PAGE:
A little bit of both worlds: A Swedish Christmas Goat (I know, weird!), An American Santa Claus and a cute little Swedish flicka (girl) sitting with a julklapp(present) in her hands resting against the obligatory candle holder.I have been amused of late while watching my American friends who are wannabe Swedes posting on Facebook things about keeping Swedish traditions in America. It kind of cracks me up since I live in Sweden and am not totally into all things Swedish! I don't like glögg (Swedish mulled wine), I don't bake pepparkakor, I don't like Lussebullar, (saffron infused bakery buns eaten made especially for Santa Lucia but eaten throughout the season). Our house has a lot of candles, very Swedish, but also some very classic American Christmas elements. We do have the lovely advent ljuststalkar in all of our windows. It's quite cozy and lovely.
But there will be no herring or lutefisk on our Christmas eve table. We could never get our money's worth going out to a Swedish Christmas dinner as too much of the table is full of fishy fish. Give me a steak cries the carnivorous American!
This sign seemed a bit out of place at the Jul Marknad in Kungsträdgården. I did not indulge so I cannot tell you if they tasted like the real deal.
But truth be told, I love the way most everyone puts lights in their windows to create light in the darkness. I do enjoy Swedish Christmas music. I love the Lucia celebration. And I love the Christmas markets that dot the town. I haven't had a chance to stroll through Gamla Stan (old town) yet and I have only taken a quick stroll through the Christmas market downtown at Kungsträdgården, a mere 10 minute walk from our home.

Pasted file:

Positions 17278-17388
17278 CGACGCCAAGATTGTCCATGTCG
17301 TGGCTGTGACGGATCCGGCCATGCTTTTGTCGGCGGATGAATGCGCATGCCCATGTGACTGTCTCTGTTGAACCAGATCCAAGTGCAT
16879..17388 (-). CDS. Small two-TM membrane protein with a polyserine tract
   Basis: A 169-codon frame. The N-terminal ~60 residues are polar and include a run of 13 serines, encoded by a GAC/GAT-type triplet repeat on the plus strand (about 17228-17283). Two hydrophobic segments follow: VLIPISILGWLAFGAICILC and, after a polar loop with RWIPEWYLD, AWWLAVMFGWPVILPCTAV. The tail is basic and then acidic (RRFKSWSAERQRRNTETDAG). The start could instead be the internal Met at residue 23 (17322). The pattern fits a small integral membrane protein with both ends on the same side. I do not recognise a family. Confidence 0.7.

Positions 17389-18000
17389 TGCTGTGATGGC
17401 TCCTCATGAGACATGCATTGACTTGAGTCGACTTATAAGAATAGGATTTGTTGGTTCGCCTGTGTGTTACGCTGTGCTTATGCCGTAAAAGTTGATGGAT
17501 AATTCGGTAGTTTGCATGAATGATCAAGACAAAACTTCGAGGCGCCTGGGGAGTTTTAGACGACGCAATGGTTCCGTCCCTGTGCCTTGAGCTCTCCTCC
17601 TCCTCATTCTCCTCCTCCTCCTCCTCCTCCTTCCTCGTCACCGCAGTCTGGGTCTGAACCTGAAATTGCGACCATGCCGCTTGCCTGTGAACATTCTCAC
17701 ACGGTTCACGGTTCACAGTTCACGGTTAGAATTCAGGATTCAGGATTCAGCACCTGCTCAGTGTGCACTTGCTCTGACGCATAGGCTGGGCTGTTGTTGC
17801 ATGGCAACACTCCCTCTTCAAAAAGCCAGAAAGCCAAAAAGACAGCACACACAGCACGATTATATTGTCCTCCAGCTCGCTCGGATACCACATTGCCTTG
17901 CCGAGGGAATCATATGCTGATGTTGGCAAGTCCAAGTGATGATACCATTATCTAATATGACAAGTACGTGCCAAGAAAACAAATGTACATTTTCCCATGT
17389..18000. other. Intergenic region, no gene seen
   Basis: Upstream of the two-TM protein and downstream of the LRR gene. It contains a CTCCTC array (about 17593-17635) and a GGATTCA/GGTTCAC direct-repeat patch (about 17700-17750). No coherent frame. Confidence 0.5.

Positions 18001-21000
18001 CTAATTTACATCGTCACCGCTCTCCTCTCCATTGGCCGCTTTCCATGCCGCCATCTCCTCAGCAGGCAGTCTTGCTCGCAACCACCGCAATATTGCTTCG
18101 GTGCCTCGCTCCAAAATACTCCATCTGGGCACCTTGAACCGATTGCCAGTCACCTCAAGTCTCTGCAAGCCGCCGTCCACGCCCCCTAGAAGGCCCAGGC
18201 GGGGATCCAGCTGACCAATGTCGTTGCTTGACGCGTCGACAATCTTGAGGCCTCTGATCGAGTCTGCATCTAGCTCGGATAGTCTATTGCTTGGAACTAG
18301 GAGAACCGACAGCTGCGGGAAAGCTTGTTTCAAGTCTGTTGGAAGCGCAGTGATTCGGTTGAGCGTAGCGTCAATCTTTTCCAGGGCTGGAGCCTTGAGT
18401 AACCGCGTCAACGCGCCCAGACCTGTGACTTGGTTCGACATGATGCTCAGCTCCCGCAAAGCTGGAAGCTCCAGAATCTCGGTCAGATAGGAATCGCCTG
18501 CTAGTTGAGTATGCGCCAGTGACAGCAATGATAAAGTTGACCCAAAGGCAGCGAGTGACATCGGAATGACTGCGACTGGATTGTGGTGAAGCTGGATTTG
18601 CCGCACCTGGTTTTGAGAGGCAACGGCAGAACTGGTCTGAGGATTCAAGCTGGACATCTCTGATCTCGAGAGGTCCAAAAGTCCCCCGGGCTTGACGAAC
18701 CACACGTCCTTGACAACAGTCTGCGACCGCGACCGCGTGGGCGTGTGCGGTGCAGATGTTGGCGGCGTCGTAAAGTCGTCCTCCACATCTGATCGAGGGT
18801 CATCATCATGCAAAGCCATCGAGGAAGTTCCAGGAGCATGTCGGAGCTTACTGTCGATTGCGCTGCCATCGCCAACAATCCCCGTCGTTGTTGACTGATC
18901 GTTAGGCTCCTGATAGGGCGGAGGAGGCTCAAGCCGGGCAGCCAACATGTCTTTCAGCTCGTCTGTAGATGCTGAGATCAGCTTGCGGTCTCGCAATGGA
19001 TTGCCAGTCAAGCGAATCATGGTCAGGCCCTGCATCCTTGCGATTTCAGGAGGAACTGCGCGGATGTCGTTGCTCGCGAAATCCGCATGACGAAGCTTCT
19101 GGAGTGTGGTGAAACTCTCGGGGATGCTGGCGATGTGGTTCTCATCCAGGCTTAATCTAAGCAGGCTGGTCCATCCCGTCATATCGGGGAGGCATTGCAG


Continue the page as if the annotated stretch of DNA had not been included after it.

I still have a lot to do before next Thursday but sometime in the next week I will take a late night stroll through town and savor the beauty of Stockholm all dressed up for Christmas. I will get down to Gamla Stan and stroll through the red shacks and enjoy looking at all things Swedish. I don't buy much any more, but in my heart of hearts, I still enjoy the atmosphere of Stockholm at Christmas. It's beautiful without being overly commercial.
At the end of the day, I love blending my worlds at Christmas time. A little bit of Sweden plus a little bit of America hopefully adds up to a whole lot of warmth in our home. You are welcome to drop in. I'll put on the coffee and serve you some pepparkakor. (Store bought. Sorry.)